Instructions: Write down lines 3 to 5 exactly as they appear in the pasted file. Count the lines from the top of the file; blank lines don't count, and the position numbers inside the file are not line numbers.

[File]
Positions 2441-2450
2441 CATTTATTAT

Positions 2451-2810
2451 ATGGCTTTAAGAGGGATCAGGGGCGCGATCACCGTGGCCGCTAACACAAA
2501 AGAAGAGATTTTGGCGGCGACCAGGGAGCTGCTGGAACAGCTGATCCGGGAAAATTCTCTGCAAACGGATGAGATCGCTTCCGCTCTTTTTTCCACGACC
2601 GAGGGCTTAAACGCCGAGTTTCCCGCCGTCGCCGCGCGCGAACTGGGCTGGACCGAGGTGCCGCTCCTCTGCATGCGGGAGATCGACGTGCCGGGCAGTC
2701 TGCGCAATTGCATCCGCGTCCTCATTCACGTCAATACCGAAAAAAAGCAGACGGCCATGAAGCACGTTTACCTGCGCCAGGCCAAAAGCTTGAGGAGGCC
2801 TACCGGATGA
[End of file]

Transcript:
Positions 2451-2810
2451 ATGGCTTTAAGAGGGATCAGGGGCGCGATCACCGTGGCCGCTAACACAAA
2501 AGAAGAGATTTTGGCGGCGACCAGGGAGCTGCTGGAACAGCTGATCCGGGAAAATTCTCTGCAAACGGATGAGATCGCTTCCGCTCTTTTTTCCACGACC